“If there’s someone out there associated with this, we will find you and we will prosecute you and bring you to justice,” Brown said.
The shooting occurred as a peaceful protest over recent officer-involved shootings in other cities was winding down.
Numerous cellphone videos showed protesters scurrying for cover and Dallas police running toward the gunfire.
The Rev. Jeff Hood, a peace activist who helped organize Thursday night’s rally, said he had never met or seen Johnson.
When asked how the shooter might have known the route used during the protest, Hood said organizers have used a similar route through downtown “dozens of times.”
“I got no sense this was going to be anything other than what it’s always been,” Hood said.
The reaction in downtown Dallas was somewhat mixed on Friday. Some were shocked and saddened by the shooting, while others said a storm has been brewing — in Dallas and beyond.
Dallas police said Micah Johnson had no criminal history, but during an investigation of his home in Mesquite they found bomb making materials, ballistic vests, rifles, ammunition and a personal journal of combat tactics
Marlo Harris, an artist who grew up in Forest Hill but now lives in DeSoto, believes it is no accident the shootings occurred in Dallas. Harris said she spends a lot of time in Dallas and took part in the Black Lives Matter protest march Thursday night.
Harris said the Dallas-Fort Worth area has never properly addressed tensions between races.
Harris, who is African-American, predicted there could be more civil unrest until changes are made to address unfair treatment of minorities. In particular, she said, police should be required to undergo more thorough psychiatric evaluations to unearth hidden biases before they’re put on the beat.
“It’s going to get worse. It’s going to be like a tsunami,” she said of the prospect of future violence. “We’re not a violent people. We’re just tired and frustrated and want to be respected.”
But the Rev. T.D. Jakes, founder of the 5,000-seat Potter’s House in Dallas, which has a large satellite congregation in Fort Worth, downplayed the notion that Dallas was ripe for such a tragedy.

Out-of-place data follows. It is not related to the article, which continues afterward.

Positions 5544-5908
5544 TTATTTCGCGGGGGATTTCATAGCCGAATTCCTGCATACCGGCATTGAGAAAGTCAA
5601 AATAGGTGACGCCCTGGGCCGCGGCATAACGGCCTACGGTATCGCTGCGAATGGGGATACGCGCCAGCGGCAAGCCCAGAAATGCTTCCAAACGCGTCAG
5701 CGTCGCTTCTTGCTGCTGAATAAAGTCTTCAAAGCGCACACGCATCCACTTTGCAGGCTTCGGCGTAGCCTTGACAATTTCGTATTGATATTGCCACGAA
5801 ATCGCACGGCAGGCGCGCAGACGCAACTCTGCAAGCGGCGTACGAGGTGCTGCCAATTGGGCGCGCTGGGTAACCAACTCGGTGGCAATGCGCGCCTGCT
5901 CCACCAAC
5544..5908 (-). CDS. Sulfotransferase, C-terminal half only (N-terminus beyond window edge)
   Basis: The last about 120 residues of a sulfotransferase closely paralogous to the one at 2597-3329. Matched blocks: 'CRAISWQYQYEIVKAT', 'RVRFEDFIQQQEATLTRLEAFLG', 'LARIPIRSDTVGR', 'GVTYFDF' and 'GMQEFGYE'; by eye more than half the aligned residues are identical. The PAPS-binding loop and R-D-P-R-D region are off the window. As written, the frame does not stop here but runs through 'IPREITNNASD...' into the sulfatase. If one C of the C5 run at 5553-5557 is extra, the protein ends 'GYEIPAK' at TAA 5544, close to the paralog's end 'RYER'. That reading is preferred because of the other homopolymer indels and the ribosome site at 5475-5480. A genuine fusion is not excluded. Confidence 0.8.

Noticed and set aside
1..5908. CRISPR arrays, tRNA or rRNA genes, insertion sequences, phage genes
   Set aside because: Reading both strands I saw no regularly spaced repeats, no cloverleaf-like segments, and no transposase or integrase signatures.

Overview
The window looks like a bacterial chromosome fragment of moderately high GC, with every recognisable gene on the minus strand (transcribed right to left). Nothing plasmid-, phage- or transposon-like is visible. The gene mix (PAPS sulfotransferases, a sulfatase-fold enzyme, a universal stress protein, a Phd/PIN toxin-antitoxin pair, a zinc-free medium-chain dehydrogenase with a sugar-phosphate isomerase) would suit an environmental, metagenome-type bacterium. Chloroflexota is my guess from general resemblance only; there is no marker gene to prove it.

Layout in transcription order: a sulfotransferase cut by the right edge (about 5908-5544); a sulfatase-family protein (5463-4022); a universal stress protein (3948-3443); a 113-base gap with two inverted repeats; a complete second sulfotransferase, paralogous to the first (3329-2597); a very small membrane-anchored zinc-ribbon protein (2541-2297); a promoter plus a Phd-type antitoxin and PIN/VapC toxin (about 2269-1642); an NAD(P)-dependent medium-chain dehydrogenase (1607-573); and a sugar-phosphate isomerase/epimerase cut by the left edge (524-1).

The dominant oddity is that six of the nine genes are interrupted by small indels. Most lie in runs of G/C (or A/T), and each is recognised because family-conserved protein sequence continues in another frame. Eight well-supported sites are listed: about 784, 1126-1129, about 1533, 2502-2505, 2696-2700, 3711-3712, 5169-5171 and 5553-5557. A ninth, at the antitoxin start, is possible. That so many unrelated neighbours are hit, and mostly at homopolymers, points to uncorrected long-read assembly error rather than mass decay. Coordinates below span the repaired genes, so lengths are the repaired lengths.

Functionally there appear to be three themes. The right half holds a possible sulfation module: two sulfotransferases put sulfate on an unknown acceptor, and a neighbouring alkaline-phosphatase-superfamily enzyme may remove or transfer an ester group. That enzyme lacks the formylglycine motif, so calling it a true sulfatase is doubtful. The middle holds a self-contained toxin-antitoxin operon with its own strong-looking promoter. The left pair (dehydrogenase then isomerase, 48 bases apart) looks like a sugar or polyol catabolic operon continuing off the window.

“The problems are no different in Dallas, Baltimore or any other city,” Jakes said while being interviewed on a downtown Dallas sidewalk by a reporter from Infowars.com, a conspiracy website.
Jakes said he hoped community leaders would get together and “create a platform for reasonable people to have a conversation, which we have avoided because of political correctness.”
Protest scheduled in Fort Worth
The protest was scheduled in downtown Dallas after the recent shootings of Alton Sterling, who was killed by an officer in Baton Rouge, La., and Philando Castile, who was killed in Falcon Heights, Minn. The shootings were captured by cellphones.
A rally was also scheduled in Fort Worth for Friday. The shootings in Dallas changed the tenor of the event.
About 15 people chanted “No Justice, No Peace” as they walked in a tight circle in front of Fort Worth police headquarters at 350 W. Belknap St.
Three police officers could be seen on the top floor of the parking garage across the street. Two bicycle officers watched from about a block away, and two uniformed patrol officers stood at the opposite end of the block.
To end the march, protesters lit candles and prayed for the families of the five dead Dallas officers and the two African-American men who were killed this week by police officers in Baton Rouge and in a suburb of St. Paul, Minn.
Protest organizer Donnell Ballard said he called on Fort Worth police to change the way they interact with the black community.
“We need to change not only the way we approach the African-American community, but all communities,” Ballard said. “There are too many of us dying. Our officers need better training so they won’t just come out and shoot people.”
The police chiefs of Fort Worth and Dallas are both black.
In the wake of Thursday night’s shooting, Fort Worth police directed officers to team up with a partner while riding patrol as an “added safety measure,” said Sgt. Mark Povero, Fort Worth police spokesman.
He said police intend to have a strong presence at rallies planned throughout Fort Worth this weekend.
“Our Intelligence Section has been monitoring social media and working with our federal partners to gain as much intel as possible about the events,” Povero said.
Hundreds of people turned out for lunchtime prayer vigils at Thanks-Giving Square in Dallas and Burnett Plaza in Fort Worth.
A large area of downtown Dallas remained closed Friday, as police helicopters buzzed above the area.
The flags outside City Hall were lowered to half-staff Friday morning and Gov. Greg Abbott ordered Texas flags to be lowered until sunset Tuesday.
The mayor and Brown urged the community for support and prayers.
“We don’t feel support most days,” Brown said. “Let’s not make today one of those days.”
Staff writers Azia Branson, Maria Recio, Gordon Dickson, Mitch Mitchell, Diane Smith and Lee Williams contributed to this report.